In certain situations, Rasmuson Foundation employs program-related investments to achieve a desired charitable outcome. An example of when a program-related investment might be employed include helping to increase the availability of credit and capital to nonprofit intermediaries, banks, community development financial institutions (CDFIs), small-business developers, and others whose activities would contribute to conditions that directly help Alaskan families succeed. The intended outcomes would include increasing employment, home ownership, and opportunities to build assets; promoting neighborhood stability; increasing the availability of safe, secure and affordable housing and affordable goods and services; or redevelopment of blighted properties into useful community assets.
What are program-related investments?
Program-Related Investments (PRI) are a collection of financial instruments that can be used by a foundation to support a charitable project or activity. Usually structured as loans, PRIs can also be equity investments, linked deposits or loan guarantees.
The term "program-related investment" was created by Congress in the Tax Act of 1969. As currently defined by the IRS, a "program-related investment" is any investment by a foundation that meets the following three tests:
- Its primary purpose is to further the charitable objectives of the foundation.
- No significant purpose is the production of income or the appreciation of property (i.e., a prudent investor seeking a market return would not enter into the investment).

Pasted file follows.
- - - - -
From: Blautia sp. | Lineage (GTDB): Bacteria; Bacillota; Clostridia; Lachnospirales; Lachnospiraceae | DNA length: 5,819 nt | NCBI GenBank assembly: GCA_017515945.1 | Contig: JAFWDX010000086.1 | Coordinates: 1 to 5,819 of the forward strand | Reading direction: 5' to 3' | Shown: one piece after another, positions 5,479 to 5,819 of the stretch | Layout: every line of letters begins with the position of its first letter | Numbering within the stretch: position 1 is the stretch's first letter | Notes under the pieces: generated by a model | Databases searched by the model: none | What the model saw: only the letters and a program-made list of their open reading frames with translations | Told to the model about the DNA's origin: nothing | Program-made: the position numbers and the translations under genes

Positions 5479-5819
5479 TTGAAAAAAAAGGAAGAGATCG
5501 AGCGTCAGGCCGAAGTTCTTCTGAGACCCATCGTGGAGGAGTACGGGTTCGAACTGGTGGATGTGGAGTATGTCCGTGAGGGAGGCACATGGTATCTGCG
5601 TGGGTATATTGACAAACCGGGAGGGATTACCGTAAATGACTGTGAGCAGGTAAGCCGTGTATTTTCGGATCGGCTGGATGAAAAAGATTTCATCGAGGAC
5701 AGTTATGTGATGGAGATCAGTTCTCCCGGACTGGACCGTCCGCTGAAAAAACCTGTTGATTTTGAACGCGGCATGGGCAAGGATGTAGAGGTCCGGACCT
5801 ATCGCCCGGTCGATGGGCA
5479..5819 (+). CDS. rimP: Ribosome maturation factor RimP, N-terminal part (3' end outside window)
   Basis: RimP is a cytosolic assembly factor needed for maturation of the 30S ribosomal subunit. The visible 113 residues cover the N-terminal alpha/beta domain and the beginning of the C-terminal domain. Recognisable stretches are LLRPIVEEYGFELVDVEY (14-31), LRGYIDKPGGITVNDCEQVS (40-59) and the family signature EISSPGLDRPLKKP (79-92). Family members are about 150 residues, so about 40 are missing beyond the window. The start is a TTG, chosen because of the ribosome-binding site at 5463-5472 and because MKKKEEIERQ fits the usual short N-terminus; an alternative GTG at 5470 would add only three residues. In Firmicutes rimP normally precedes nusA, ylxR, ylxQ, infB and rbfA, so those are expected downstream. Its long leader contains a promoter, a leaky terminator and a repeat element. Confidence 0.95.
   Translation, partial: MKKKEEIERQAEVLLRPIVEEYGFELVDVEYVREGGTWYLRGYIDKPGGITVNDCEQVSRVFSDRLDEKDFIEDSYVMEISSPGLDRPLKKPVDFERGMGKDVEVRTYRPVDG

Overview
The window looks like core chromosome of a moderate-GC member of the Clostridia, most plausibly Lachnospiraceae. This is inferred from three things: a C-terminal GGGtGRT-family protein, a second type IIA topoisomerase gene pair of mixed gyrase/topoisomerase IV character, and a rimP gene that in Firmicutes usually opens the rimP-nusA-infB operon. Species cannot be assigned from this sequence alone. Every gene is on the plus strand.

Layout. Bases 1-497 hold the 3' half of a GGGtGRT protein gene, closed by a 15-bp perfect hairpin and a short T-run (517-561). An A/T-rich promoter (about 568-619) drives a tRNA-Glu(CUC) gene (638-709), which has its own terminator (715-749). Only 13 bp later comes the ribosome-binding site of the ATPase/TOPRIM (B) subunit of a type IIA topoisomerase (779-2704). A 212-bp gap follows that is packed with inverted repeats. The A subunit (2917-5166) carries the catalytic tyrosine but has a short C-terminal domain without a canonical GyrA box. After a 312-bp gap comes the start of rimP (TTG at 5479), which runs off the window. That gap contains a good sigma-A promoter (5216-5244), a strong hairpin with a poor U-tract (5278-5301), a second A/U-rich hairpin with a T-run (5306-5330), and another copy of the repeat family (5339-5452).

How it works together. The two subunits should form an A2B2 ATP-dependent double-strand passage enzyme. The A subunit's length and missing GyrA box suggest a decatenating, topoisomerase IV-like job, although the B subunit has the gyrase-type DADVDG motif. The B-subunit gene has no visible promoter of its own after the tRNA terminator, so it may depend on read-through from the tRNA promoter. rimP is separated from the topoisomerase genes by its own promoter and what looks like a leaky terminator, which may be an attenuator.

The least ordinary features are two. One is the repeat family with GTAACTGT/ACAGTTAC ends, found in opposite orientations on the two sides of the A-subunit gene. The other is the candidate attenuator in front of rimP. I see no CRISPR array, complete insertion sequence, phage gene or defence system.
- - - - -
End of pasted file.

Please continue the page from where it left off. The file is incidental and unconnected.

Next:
- It is not used to lobby or support lobbying.
What are the Foundation's PRI programmatic interests?
In general, the Foundation looks for PRI opportunities in the following interest areas:
- Affordable housing
- Community and economic development
- Historic preservation
- Special opportunities as defined by the Board
The Foundation seeks to avoid consideration of candidate PRI projects which are:
- bankable through traditional venues (seek only to lower the cost of capital);
- not necessary from a business perspective and could weaken the borrower;
- seeking debt reduction associated with a current loan;
- high risk business ventures that are not congruent with the Foundation's core charitable interests.
How do we apply for a PRI?
The Foundation accepts PRI Letters of Interest by invitation only.
Who could we speak with for more information about this program?